• Hurtling accusations and bringing up old grievances


It’s pretty clear that none of these 4 roles is particularly healthy or helpful.

Nothing productive comes out of an argument when the Tyrant is yelling, or the Avoider is shutting down, or the Martyr is playing the victim, or the Peacekeeper is appeasing everyone.

If you and/or the people in your life fall into any of these roles, you may not even believe it’s possible for an argument to be productive. I know I didn’t believe that for the longest time. I thought arguments were always terrible and pointless and never productive.

But I feel differently now.

As I’ve grown in self-awareness over the past several years and started to detach from my Peacekeeper role, I’ve actually found myself in more arguments, not fewer. But because I’ve found ways to argue productively, instead of reactively, I don’t see this as a bad thing.

Here are some rules for arguing (that I always *try* to remember) to make conflicts productive instead of destructive:

  • Ask yourself and the other person, “What is this really about?” It’s usually not actually about the thing you’re fighting about, but about something deeper like a lack of respect, appreciation, support, etc.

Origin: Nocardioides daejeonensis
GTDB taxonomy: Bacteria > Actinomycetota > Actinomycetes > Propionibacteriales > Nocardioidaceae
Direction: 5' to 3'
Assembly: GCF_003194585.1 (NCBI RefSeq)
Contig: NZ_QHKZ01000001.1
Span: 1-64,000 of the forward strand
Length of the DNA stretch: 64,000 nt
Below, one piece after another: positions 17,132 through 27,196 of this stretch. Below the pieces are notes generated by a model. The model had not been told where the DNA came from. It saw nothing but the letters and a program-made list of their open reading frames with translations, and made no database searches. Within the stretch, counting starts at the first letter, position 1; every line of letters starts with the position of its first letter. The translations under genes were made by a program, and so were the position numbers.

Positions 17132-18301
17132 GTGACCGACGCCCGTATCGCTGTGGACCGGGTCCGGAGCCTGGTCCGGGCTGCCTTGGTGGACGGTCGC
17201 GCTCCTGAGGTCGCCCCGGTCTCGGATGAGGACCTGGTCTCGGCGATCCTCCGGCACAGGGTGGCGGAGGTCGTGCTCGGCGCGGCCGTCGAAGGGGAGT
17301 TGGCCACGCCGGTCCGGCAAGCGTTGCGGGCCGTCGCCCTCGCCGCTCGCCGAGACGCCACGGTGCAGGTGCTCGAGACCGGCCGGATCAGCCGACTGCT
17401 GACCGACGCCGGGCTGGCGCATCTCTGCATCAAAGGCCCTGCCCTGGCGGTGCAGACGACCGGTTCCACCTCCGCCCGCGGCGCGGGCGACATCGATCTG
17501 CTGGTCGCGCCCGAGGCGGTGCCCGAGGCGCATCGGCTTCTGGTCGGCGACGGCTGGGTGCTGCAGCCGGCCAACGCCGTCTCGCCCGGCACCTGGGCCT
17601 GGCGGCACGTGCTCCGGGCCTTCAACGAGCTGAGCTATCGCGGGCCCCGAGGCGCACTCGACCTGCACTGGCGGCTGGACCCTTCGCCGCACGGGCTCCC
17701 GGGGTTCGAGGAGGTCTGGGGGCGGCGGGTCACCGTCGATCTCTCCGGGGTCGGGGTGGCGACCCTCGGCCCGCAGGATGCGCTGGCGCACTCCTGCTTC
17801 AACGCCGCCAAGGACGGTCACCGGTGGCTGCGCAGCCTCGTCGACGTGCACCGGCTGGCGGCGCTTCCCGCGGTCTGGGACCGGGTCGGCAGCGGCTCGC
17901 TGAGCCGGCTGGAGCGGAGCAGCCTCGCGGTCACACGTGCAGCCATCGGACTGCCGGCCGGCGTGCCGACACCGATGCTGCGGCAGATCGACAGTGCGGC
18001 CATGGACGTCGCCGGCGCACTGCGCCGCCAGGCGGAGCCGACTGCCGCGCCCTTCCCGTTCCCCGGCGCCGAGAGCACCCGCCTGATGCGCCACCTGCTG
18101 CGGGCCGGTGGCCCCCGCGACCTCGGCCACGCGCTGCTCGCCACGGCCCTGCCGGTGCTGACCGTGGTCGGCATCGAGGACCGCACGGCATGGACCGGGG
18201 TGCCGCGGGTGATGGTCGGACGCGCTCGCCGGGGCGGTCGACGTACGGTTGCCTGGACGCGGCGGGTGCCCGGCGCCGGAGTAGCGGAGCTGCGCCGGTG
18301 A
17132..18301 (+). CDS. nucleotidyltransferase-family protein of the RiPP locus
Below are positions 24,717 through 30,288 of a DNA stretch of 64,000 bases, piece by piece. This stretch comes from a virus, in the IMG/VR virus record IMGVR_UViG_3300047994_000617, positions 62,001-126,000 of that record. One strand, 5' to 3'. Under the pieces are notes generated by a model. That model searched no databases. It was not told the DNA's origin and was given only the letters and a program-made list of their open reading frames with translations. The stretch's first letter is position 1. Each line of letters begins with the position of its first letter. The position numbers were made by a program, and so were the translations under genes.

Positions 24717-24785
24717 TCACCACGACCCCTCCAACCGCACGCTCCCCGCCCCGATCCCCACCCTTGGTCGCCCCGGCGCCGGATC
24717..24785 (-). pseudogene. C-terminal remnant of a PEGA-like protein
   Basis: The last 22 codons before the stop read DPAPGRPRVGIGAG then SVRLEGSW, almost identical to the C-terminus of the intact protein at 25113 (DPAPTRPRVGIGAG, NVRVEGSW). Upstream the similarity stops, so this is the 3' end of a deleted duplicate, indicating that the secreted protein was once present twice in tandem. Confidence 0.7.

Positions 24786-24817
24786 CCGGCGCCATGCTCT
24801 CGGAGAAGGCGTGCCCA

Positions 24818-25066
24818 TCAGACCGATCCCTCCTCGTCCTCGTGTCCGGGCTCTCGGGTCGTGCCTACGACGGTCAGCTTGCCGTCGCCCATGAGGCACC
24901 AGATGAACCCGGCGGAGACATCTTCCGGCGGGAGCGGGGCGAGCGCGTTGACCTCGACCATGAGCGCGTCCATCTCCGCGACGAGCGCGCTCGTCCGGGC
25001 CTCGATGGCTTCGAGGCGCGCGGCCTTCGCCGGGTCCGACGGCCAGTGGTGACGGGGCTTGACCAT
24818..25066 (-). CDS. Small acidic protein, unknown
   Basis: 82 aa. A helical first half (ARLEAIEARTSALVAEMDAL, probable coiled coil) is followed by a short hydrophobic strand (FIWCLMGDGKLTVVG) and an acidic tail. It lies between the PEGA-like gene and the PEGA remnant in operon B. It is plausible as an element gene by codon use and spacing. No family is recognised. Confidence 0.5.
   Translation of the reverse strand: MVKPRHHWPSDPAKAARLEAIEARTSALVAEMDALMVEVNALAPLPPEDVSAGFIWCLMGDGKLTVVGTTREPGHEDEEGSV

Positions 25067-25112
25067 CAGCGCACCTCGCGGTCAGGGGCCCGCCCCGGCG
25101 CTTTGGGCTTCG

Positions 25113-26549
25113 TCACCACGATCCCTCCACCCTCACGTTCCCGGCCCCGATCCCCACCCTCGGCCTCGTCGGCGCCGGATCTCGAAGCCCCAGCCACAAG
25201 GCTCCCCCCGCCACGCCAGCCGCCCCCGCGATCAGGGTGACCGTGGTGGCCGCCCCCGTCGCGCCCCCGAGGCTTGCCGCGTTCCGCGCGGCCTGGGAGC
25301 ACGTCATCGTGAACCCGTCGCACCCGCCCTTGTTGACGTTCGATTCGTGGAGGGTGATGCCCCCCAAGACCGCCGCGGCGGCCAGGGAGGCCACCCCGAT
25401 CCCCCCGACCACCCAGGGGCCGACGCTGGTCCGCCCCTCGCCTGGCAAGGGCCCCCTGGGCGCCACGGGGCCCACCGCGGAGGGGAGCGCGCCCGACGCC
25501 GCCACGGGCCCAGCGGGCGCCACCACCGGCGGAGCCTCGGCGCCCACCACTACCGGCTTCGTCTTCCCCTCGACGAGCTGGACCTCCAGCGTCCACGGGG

• Look for solutions instead of reasons the other person is wrong. Care more about getting to the heart of the conflict resolving it than about being right.
  • Take responsibility for your 50%. It’s never 100% the other person’s fault.
  • Instead of planning the next thing you’re going to say, be willing to listen to the other person and try to understand where they’re coming from.
  • Don’t use “always” or “never.” Statements like, “You always do this,” or “You never do that,” are unproductive and put the other person on the defensive.
  • Stay present. When you’re tempted to walk away or mentally check out, stay, no matter how uncomfortable it is. There’s no such thing as a productive ending to a conflict if one person is MIA.
  • Remember why you care about this person. We fight most often with the people we love (although it’s easy to forget that when we’re angry). Remind yourself that, while you’re annoyed in the moment, you still care about this person.
  • Don’t rush to an ending too soon out of discomfort. Remind yourself that arguments aren’t always a bad thing, and they can lead to greater connection on the other side.

I’m not going to lie and say I no longer find conflict super uncomfortable, because I definitely do. I haven’t totally eradicated my inner Peacekeeper — I’ve just quieted her down a bit.

The biggest surprise I’ve found is that, when I follow these rules for arguing, I often find myself feeling closer to the person once the fight is over, because we worked through an issue together. That’s something the Peacekeeper in me never knew was possible!

Now I’d love to hear from you! When it comes to arguments, are you an Avoider, a Peacekeeper, a Martyr, a Tyrant, or a combination? Which of the “rules” for productive arguing are you willing to try out? Leave a comment to let me know!


Why it’s totally OK when you don’t like someone

When you don’t speak up because “It’s not worth it”

Why I love jealousy (and you should, too)

Much Love,

Kristen (& Rachel)